Confronting obesity: Co-creating policy with youth
My PhD project consists of building a system dynamics model to understand how different societal factors, stakeholders and institutions associated with obesity interact at various levels.
Why did you decide to do a PhD in system dynamics?
The world is more in need of a fundamentally holistic, systems-oriented perspective than ever since the theories and notions addressing complex social problems have become more short-sighted and individualistic. While there is a growing literature focusing on decision-making, group dynamics, technology implementation, organizational studies, etc.; this literature often fails to include many important aspects in a number of complex systems. System dynamics is a methodology that is particularly suited for bringing those aspects together by integrating qualitative and quantitative data into simulation models and reveal new insights that might alleviate the pressing challenges that humanity is facing today.
This fellowship has a multidisciplinary approach that covers important areas such as simulation modelling, stakeholder engagement, statistical analysis and research. Therefore, I believe that doing research as a PhD candidate in System Dynamics, offers a full range of opportunities for producing valuable contributions to both science and society. My research in particular, addresses obesity prevalence in adolescents in Europe, where adolescent obesity rates are alarmingly high and continue to raise.
I decided to pursue a PhD degree at the University of Bergen because I am fascinated by exploring and working in the process of problem-solving and innovation. I also think this fellowship will help me improve my analytical competences to understand and solve complex problems, increase my confidence, make myself a better communicator and gain skills that may lead to significant findings and contributions.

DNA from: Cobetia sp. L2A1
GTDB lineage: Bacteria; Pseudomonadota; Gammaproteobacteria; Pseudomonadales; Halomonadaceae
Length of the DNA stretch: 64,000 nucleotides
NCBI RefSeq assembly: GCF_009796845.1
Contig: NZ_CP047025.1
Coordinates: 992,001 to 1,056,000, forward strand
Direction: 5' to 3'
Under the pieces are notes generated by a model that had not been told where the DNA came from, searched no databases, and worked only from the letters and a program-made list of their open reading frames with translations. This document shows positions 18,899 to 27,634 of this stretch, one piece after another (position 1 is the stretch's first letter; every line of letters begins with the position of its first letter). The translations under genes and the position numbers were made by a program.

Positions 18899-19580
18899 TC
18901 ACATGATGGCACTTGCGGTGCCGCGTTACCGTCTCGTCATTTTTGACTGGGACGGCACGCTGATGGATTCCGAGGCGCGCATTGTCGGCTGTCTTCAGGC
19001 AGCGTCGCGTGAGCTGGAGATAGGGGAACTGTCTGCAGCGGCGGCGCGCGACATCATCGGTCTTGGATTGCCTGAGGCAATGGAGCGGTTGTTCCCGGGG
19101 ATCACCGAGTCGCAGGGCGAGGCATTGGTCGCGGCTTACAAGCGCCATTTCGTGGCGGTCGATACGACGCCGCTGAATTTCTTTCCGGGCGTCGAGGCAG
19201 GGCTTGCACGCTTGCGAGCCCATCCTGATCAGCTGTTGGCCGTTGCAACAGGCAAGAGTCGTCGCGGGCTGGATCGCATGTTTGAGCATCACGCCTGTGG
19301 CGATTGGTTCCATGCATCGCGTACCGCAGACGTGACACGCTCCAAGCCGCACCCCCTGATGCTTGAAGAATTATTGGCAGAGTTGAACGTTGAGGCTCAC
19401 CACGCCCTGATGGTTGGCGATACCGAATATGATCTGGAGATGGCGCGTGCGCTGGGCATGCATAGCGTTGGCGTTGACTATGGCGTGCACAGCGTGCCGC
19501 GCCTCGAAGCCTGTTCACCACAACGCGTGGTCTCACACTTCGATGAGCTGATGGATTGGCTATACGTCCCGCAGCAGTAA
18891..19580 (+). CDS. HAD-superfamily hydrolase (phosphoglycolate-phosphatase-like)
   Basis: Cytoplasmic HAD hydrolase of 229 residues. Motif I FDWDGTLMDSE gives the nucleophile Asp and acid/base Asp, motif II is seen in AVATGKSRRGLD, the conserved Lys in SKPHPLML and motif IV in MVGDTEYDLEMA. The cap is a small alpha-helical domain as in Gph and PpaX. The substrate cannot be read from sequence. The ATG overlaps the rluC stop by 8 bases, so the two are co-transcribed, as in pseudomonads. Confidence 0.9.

Short summary of PhD project
My PhD research is within the H2020 project “Confronting Obesity: Co-creating policy with adolescents (CO-CREATE)". CO-CREATE aims to reduce childhood obesity and its co-morbidities by working with adolescents, to create, inform and disseminate obesity-preventive evidence-based policies. This project will entail working with adolescents to create, inform and disseminate policies to tackle obesity among their peers. The project sees adolescents as a crucial age group with increasing autonomy and soon to be the next generation of adults, parents and policymakers, and thus important agents for change.
The project applies a systems approach to provide a better understanding of how factors associated with obesity interact at various levels. Applying large-scale datasets, policy-monitoring tools, novel analytical approaches and youth involvement will provide new efficient strategies, tools and programs for promoting sustainable and healthy dietary behaviours and active lifestyles.
My involvement in the project consists on building a system dynamics model to understand how different societal factors, stakeholders and institutions associated with obesity interact at various levels, as well as to assess the short- and long-term implications these have on policy and today’s youth environments.